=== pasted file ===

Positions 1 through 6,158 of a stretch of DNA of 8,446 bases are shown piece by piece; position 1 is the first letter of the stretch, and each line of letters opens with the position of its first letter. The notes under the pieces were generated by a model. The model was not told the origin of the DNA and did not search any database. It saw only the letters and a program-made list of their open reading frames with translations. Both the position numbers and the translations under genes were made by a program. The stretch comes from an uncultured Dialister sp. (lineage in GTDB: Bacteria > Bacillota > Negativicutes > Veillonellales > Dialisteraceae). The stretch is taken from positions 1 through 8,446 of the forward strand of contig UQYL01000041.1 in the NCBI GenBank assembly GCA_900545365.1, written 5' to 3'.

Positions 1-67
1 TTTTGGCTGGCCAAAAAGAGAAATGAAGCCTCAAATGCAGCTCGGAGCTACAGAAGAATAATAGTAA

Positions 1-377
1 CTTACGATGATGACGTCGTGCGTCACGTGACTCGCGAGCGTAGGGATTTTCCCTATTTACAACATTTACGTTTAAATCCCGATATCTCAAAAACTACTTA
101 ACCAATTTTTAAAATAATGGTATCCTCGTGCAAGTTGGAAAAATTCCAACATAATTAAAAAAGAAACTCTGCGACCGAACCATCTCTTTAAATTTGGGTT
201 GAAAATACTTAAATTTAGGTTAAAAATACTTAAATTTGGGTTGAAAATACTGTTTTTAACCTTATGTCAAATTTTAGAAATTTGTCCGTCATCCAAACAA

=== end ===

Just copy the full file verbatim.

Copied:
Positions 1 through 6,158 of a stretch of DNA of 8,446 bases are shown piece by piece; position 1 is the first letter of the stretch, and each line of letters opens with the position of its first letter. The notes under the pieces were generated by a model. The model was not told the origin of the DNA and did not search any database. It saw only the letters and a program-made list of their open reading frames with translations. Both the position numbers and the translations under genes were made by a program. The stretch comes from an uncultured Dialister sp. (lineage in GTDB: Bacteria > Bacillota > Negativicutes > Veillonellales > Dialisteraceae). The stretch is taken from positions 1 through 8,446 of the forward strand of contig UQYL01000041.1 in the NCBI GenBank assembly GCA_900545365.1, written 5' to 3'.

Positions 1-67
1 TTTTGGCTGGCCAAAAAGAGAAATGAAGCCTCAAATGCAGCTCGGAGCTACAGAAGAATAATAGTAA

Positions 1-377
1 CTTACGATGATGACGTCGTGCGTCACGTGACTCGCGAGCGTAGGGATTTTCCCTATTTACAACATTTACGTTTAAATCCCGATATCTCAAAAACTACTTA
101 ACCAATTTTTAAAATAATGGTATCCTCGTGCAAGTTGGAAAAATTCCAACATAATTAAAAAAGAAACTCTGCGACCGAACCATCTCTTTAAATTTGGGTT
201 GAAAATACTTAAATTTAGGTTAAAAATACTTAAATTTGGGTTGAAAATACTGTTTTTAACCTTATGTCAAATTTTAGAAATTTGTCCGTCATCCAAACAA